New Delhi: There is nothing wrong in the government presenting facts before an international ratings agency, Information and Broadcasting Minister M Venkaiah Naidu said today, striking a defiant note on being asked about reports that the government had “lobbied” Moody’s for a ratings upgrade and failed. This is perhaps the first time the government has acknowledged that it was in some dialogue with Moody’s for a rating review, though the minister did not take the name of the rating agency.
A Reuters report had said last week that while India criticised Moody's ratings methods and pushed aggressively for an upgrade, the U.S.-based agency declined to budge citing concerns over the country's debt levels and fragile banks. Winning a better credit rating on India's sovereign debt would have been a much-needed endorsement of Prime Minister Narendra Modi's economic stewardship, helping to attract foreign investment and accelerate growth.
Previously unpublished correspondence between the Finance Ministry and Moody's shows New Delhi failed to assuage the ratings agency's concerns about the cost of its debt burden and a banking sector weighed down by $136 billion in bad loans, the piece went on to say.
On November 16, Moody’s affirmed its Baa3 issuer rating for India, while maintaining a positive outlook, saying the government's efforts had not yet achieved conditions that would support an upgrade.
“Any agency rates on the basis of information available. What’s wrong if we gave information, placed facts before this agency? Rating is still done by them,” Naidu said while addressing media on achievements of two-and-a-half years of the Modi government.
In letters and emails written in October, the finance ministry questioned Moody's methodology, saying it was not accounting for a steady decline in the India's debt burden in recent years. It said the agency ignored countries' levels of development when assessing their fiscal strength.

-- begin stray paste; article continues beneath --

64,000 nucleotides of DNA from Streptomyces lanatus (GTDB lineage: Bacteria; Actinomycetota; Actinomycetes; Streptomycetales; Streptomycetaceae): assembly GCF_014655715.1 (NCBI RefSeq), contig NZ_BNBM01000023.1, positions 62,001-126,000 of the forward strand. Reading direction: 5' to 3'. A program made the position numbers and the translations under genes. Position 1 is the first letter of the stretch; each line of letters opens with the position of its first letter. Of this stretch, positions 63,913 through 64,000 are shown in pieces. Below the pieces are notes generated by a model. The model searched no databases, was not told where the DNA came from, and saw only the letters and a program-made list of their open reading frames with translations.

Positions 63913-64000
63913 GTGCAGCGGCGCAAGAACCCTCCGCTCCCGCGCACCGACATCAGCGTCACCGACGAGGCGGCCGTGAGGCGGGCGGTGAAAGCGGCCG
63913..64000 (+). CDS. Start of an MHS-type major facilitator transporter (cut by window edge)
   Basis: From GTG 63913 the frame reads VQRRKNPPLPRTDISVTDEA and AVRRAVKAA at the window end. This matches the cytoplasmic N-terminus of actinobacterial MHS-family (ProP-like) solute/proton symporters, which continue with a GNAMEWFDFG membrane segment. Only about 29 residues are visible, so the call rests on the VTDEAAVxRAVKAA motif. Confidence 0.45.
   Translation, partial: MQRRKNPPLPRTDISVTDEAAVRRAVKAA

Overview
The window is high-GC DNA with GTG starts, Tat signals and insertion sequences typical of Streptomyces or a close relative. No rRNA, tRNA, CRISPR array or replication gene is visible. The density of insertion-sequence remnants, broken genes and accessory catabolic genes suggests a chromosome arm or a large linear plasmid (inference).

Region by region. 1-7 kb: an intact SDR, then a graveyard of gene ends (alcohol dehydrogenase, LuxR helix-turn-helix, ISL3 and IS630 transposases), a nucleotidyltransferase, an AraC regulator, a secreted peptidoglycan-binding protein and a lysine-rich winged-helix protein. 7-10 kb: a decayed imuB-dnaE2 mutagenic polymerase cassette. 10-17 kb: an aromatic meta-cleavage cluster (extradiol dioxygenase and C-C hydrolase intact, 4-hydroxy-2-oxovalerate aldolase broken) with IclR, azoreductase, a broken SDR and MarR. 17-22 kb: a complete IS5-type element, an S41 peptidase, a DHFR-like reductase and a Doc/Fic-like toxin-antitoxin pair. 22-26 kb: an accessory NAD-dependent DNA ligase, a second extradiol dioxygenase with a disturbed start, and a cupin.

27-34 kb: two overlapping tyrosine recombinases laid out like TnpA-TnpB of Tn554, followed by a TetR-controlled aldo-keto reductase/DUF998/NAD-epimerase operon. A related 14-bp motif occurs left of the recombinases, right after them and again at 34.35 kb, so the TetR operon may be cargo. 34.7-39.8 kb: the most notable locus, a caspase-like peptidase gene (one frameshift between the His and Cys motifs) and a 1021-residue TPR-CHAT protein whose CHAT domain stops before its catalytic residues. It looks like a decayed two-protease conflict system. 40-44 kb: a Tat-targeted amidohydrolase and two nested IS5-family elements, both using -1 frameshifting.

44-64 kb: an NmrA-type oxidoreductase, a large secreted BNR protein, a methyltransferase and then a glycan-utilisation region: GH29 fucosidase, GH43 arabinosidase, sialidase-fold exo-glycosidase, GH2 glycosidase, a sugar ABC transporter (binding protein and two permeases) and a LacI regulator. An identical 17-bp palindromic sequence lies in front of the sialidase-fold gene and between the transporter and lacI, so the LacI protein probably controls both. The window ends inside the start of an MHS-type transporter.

Rejecting those arguments, Moody's said India's debt situation was not as rosy as the government maintained and its banks were a cause for concern.
To another question on whether the Rs 2000 note will be withdrawn soon, Naidu said that concerns over this note being misused and RSS ideologue S Gurumurthy’ suggestion that it be withdrawn “will be kept in mind”. Does this mean the government will take Gurumurthy’s advice and put this particular currency denomination out of circulation soon?
This piece quotes an interview Gurumurthy gave to a television channel to say that the Rs 2,000 note was introduced only to meet the demand-supply gap after Rs 500 and Rs 1,000 notes were sucked out of circulation. And that the banks would be asked to hold back Rs 2,000 notes and replace them with lower denomination notes eventually.
Naidu gave out many statistics to buttress his assertion that the two-and-a-half years of the Modi government have been more productive than decades of Opposition rule.
The General insurance industry saw 29 percent growth with premium collection of Rs 9162.81 crore for the month of November.
Rabi sowing increased by 6.37 percent, number of foreign tourists was up by 9.3 percent and foreign exchange earnings increased by 14.4 percent this year
1,36,427 villages declared open defecation free, over three crore toilets built under ‘Swachch Bharat’
14.7 lakh houses approved under PM Awas Yojana. The minister is also known for coining catchy slogans on the go and he did not desist today from doing so. At various points during the interaction, he coined slogans like
Demonetisation is an anti-scam vaccine
It is our endeavor to transform this Desperate India to a New India.
Our government's endeavour is to unleash the 'might' of money through a white money economy
India has changed, Congressmen haven’t
From red tape earlier to red carpet (for investors, under the Modi regime)
We want to create white money, opposition wants a white paper (On demonetisation)
In reply to a question on government’s lacking focus on the entertainment sector, Naidu immediately referred to Aamir Khan starrer ‘Dangal’ which has reported high box office collections since its Christmas release, in India and abroad. It is a little ironic that the minister chose to quote collections from a film where Khan is the lead, given its reported antipathy to comments this actor made sometime ago.
This story says e-commerce major was forced by people associated with the ruling party to end Khan’s contract as a brand ambassador after his comments were criticised by the BJP.
Updated Date: Dec 29, 2016 18:49:33 IST